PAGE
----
The slavery reparations argument is built on a false premise
The growing debate on reparations for African-Americans finally intensified to the point that Democrats held a congressional hearing to discuss H.R. 40, a bill that proposes a commission on reparations. Many African-Americans believe that they are owed reparations (payback) from the U.S. government for the enslavement of their ancestors. They want payback not only for slavery, but for the discrimination endured as a result of Jim Crow laws. However; the debate on reparations is based on a few false premises. In fact, the main false premise is what causes such intense debate among many uninformed black Americans.
One false premise is the assumption that every white American's ancestors owned slaves. Just witnessing the hate and vitriol spewed from race-baiting black so-called leaders proves how deeply this belief is held. Testifying at last week's reparation hearing, Episcopal bishop Eugene Taylor Sutton said the following:
When I'm talking reparations, I'm talking about those left behind, but I'm talking to my white brothers and sisters. You need this more than we do. You need this for your soul. You need this to be able to look black persons in the eye and say I acknowledge the mistake, and I want to be part of the solution to repair that damage.
According to historians, there was a white class structure in the South, and only 6.6 percent of whites owned more than 50 slaves, whereas over two thirds of white households in the South did not own any slaves at all. By 1860, only 0.1% of whites owned more than 100 slaves, and 76.1% of whites were non-slave-owners.
The main false premise that the entire reparation debate is built on is that the slaves built America. This false premise is difficult to break down and explain to angry blacks who feel that all of today's rich white Americans are living off the wealth earned from the free labor of their ancestors while they, on the other hand, are living from paycheck to paycheck. The first problem with this belief is that it exposes a lack of knowledge about money and finance. However, what I find most difficult to believe is the revealed ignorance of American history. To believe that slaves built America, you would have to ignore the fact that there were some states that were not part of the Union during slavery. Are we to believe that the wealth in those states came from African slave labor? Alaska had slaves, but they were indigenous people from other tribes, not African slaves. The state of Hawaii was not part of the union during slavery, and African slaves were never transported there. Does all the wealth in Alaska and Hawaii come from African slave labor? The false premise also ignores the fact that other groups like the Chinese and Irish helped build America as well.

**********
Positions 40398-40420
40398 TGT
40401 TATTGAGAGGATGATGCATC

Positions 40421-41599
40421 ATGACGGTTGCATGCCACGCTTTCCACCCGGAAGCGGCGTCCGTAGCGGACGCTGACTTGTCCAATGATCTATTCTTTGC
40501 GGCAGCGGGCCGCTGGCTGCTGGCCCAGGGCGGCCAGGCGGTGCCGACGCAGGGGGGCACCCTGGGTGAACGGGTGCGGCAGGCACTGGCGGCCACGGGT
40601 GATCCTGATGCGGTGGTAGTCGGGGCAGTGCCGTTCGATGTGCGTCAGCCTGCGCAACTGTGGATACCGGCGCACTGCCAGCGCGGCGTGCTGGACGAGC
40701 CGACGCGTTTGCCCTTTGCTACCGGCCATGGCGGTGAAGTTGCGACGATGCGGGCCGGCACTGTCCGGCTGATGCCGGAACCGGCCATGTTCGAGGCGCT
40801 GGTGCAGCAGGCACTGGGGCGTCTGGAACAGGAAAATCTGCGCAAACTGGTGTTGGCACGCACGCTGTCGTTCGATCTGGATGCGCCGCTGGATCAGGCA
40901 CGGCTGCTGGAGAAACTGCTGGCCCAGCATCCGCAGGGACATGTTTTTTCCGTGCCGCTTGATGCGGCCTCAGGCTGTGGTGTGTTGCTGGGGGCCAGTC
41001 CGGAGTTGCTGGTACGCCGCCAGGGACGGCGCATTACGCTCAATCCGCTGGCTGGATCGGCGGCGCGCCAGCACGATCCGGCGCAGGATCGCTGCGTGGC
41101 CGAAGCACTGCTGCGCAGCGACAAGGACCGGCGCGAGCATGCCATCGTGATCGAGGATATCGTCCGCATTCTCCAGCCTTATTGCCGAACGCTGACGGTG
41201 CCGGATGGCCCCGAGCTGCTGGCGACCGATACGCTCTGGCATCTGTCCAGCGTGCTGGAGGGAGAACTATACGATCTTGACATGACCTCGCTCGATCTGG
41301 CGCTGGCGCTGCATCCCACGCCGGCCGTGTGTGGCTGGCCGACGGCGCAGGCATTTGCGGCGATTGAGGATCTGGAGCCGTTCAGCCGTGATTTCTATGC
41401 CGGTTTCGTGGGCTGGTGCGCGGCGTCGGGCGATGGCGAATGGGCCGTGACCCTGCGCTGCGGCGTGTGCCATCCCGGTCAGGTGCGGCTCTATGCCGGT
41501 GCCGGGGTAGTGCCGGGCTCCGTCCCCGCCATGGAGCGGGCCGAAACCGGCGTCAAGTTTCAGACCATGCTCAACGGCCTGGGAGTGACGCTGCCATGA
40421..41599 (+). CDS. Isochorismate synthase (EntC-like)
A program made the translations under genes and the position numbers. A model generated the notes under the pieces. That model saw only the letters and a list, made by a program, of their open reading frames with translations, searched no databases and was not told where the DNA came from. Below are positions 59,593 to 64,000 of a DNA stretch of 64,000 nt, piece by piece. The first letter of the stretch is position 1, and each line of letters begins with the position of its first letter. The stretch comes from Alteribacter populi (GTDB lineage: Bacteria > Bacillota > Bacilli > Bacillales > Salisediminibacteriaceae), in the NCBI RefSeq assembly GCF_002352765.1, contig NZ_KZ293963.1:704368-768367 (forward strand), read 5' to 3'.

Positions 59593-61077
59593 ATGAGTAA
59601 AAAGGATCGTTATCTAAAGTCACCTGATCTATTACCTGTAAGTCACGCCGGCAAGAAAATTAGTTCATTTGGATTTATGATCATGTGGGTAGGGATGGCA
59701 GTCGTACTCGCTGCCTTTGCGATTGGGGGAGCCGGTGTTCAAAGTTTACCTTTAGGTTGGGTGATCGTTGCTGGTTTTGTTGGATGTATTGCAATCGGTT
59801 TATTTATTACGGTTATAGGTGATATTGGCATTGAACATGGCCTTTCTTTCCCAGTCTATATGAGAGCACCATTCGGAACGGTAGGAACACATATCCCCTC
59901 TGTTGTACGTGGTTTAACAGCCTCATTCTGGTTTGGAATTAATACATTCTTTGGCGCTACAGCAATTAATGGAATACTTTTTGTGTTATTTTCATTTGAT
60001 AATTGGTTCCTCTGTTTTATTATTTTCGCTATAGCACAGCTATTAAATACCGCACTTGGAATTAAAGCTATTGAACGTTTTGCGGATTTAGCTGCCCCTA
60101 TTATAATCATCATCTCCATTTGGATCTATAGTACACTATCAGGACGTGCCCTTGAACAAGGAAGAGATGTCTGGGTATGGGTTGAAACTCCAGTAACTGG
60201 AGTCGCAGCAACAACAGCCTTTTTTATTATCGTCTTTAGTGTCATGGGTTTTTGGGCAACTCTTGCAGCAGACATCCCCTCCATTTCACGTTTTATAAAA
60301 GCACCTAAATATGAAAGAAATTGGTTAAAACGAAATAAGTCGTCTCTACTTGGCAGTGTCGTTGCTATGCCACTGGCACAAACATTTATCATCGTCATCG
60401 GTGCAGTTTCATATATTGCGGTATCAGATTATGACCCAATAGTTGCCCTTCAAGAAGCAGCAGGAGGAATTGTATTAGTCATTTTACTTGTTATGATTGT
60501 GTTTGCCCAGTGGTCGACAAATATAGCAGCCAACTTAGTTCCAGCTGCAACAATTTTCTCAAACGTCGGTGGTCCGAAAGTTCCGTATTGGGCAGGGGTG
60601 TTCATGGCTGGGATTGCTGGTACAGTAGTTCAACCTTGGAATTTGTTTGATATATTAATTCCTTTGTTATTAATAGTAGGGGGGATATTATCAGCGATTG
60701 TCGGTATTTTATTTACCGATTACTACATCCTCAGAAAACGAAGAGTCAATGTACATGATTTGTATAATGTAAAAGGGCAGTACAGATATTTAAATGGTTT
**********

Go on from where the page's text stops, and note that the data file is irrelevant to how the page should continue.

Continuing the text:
The worst part of the false premise that slaves built the America we live in today is the fact that it overlooks the different periods in America. After slavery was abolished, we had the Reconstruction period and the Second Industrial Revolution. Whatever parts of the South the slaves built, it was destroyed in the Civil War. Everything had to be rebuilt. The same goes for buildings and infrastructure destroyed by natural disasters. Slavery was over during the Second Industrial Revolution. What about the roaring 1920s, when America saw the large-scale development of inventions like the automobile and the building of skyscrapers? During that period, America gained dominance in world finance. What part did African slave labor play in that period?
To claim that all of America today is enjoying the wealth that was built by slave labor is ridiculous. The pro-reparations crowd also believes that every wealthy white person today inherited his wealth from his ancestors, who earned the wealth from slave labor. To believe that preposterous claim, one has to assume that every white person's ancestors were wealthy to begin with. It also overlooks the fact that many wealthy white people today are first-generation millionaires and billionaires.
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